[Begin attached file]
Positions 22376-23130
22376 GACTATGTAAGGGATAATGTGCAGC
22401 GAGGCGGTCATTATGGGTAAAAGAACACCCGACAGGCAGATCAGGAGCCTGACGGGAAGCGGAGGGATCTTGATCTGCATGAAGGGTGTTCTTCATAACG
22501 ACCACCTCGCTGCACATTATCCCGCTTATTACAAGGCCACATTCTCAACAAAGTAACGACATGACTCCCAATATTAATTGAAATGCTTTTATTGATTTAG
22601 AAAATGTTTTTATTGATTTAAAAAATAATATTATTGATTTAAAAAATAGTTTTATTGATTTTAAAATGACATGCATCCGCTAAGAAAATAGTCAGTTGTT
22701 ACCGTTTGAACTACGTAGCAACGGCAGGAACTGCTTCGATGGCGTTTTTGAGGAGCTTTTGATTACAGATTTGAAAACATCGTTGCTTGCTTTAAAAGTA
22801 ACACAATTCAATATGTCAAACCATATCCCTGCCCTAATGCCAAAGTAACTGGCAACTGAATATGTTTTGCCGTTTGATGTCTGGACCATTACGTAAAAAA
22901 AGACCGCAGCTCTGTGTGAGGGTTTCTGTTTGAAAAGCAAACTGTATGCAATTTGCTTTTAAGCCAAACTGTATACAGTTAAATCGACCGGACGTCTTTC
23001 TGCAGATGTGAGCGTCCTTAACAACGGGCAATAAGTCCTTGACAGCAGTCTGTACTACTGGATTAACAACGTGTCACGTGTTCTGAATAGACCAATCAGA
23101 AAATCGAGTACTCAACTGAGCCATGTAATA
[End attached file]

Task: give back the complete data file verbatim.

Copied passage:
Positions 22376-23130
22376 GACTATGTAAGGGATAATGTGCAGC
22401 GAGGCGGTCATTATGGGTAAAAGAACACCCGACAGGCAGATCAGGAGCCTGACGGGAAGCGGAGGGATCTTGATCTGCATGAAGGGTGTTCTTCATAACG
22501 ACCACCTCGCTGCACATTATCCCGCTTATTACAAGGCCACATTCTCAACAAAGTAACGACATGACTCCCAATATTAATTGAAATGCTTTTATTGATTTAG
22601 AAAATGTTTTTATTGATTTAAAAAATAATATTATTGATTTAAAAAATAGTTTTATTGATTTTAAAATGACATGCATCCGCTAAGAAAATAGTCAGTTGTT
22701 ACCGTTTGAACTACGTAGCAACGGCAGGAACTGCTTCGATGGCGTTTTTGAGGAGCTTTTGATTACAGATTTGAAAACATCGTTGCTTGCTTTAAAAGTA
22801 ACACAATTCAATATGTCAAACCATATCCCTGCCCTAATGCCAAAGTAACTGGCAACTGAATATGTTTTGCCGTTTGATGTCTGGACCATTACGTAAAAAA
22901 AGACCGCAGCTCTGTGTGAGGGTTTCTGTTTGAAAAGCAAACTGTATGCAATTTGCTTTTAAGCCAAACTGTATACAGTTAAATCGACCGGACGTCTTTC
23001 TGCAGATGTGAGCGTCCTTAACAACGGGCAATAAGTCCTTGACAGCAGTCTGTACTACTGGATTAACAACGTGTCACGTGTTCTGAATAGACCAATCAGA
23101 AAATCGAGTACTCAACTGAGCCATGTAATA